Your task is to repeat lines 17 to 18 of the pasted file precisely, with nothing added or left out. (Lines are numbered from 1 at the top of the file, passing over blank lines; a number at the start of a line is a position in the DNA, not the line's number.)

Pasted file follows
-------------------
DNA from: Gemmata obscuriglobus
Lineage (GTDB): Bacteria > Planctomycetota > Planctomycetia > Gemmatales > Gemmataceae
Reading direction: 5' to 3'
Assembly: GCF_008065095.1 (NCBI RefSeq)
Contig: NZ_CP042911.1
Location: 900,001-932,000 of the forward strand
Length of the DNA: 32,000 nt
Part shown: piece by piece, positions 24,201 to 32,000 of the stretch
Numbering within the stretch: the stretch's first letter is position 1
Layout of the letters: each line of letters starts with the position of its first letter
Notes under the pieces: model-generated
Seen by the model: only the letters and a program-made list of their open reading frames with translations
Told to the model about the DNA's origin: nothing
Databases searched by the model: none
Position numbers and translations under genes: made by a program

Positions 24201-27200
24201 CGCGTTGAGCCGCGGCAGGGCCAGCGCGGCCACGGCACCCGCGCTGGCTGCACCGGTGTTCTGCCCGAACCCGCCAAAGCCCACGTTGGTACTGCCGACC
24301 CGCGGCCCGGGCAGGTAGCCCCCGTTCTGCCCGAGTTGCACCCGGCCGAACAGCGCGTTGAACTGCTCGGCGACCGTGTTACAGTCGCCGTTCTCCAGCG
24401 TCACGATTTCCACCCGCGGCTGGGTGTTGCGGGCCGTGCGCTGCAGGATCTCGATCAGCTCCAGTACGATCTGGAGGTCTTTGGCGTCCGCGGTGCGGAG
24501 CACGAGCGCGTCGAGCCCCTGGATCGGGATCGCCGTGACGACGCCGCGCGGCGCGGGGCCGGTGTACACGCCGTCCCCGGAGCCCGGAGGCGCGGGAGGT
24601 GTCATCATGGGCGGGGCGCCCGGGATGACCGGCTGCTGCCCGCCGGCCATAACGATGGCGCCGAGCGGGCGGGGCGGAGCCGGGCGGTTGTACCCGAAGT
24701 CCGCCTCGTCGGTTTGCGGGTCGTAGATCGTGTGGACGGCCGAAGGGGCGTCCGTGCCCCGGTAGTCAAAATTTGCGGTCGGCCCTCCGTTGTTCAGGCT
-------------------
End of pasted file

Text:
24201 CGCGTTGAGCCGCGGCAGGGCCAGCGCGGCCACGGCACCCGCGCTGGCTGCACCGGTGTTCTGCCCGAACCCGCCAAAGCCCACGTTGGTACTGCCGACC
24301 CGCGGCCCGGGCAGGTAGCCCCCGTTCTGCCCGAGTTGCACCCGGCCGAACAGCGCGTTGAACTGCTCGGCGACCGTGTTACAGTCGCCGTTCTCCAGCG